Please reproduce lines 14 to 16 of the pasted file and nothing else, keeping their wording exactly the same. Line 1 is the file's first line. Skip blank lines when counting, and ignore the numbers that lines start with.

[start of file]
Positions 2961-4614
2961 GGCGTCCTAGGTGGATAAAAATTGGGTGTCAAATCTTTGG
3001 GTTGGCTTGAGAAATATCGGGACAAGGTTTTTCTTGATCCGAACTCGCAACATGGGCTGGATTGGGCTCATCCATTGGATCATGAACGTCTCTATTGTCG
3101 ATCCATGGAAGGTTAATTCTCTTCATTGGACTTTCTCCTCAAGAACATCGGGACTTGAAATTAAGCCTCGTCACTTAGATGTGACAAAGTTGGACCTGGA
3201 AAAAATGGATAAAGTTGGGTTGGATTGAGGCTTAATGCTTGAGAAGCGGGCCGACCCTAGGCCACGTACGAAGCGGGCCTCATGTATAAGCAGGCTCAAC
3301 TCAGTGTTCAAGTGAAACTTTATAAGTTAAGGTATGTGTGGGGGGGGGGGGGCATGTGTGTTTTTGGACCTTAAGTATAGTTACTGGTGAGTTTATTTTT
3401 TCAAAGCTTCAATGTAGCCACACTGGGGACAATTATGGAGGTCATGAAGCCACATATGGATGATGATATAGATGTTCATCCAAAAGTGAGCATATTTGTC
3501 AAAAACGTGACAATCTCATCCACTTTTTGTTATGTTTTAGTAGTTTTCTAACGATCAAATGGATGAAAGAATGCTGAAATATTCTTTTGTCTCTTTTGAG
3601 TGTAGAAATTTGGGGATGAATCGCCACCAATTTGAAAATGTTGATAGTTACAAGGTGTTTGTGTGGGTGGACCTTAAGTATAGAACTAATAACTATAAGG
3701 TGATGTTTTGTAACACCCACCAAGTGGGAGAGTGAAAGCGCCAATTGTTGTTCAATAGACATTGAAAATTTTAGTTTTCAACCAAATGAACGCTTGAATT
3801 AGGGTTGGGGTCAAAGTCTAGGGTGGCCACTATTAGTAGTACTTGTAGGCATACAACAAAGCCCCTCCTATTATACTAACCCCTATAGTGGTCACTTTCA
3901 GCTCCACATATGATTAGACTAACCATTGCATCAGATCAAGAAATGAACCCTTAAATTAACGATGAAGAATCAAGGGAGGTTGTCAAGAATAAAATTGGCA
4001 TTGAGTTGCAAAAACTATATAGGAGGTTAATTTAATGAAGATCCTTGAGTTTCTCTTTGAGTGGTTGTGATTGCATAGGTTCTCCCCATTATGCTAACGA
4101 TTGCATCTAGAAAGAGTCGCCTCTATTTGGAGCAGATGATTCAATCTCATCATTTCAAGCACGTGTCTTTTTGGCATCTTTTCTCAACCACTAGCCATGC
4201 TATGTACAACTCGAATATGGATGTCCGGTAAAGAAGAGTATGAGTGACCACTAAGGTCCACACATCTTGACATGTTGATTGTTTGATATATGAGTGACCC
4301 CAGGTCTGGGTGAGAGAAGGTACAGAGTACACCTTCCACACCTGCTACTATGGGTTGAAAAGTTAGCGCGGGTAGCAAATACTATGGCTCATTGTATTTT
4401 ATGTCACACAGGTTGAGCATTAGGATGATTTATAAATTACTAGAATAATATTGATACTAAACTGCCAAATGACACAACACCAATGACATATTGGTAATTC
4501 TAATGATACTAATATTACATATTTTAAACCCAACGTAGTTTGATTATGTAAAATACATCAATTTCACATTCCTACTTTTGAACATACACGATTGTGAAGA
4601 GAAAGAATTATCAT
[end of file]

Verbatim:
4101 TTGCATCTAGAAAGAGTCGCCTCTATTTGGAGCAGATGATTCAATCTCATCATTTCAAGCACGTGTCTTTTTGGCATCTTTTCTCAACCACTAGCCATGC
4201 TATGTACAACTCGAATATGGATGTCCGGTAAAGAAGAGTATGAGTGACCACTAAGGTCCACACATCTTGACATGTTGATTGTTTGATATATGAGTGACCC
4301 CAGGTCTGGGTGAGAGAAGGTACAGAGTACACCTTCCACACCTGCTACTATGGGTTGAAAAGTTAGCGCGGGTAGCAAATACTATGGCTCATTGTATTTT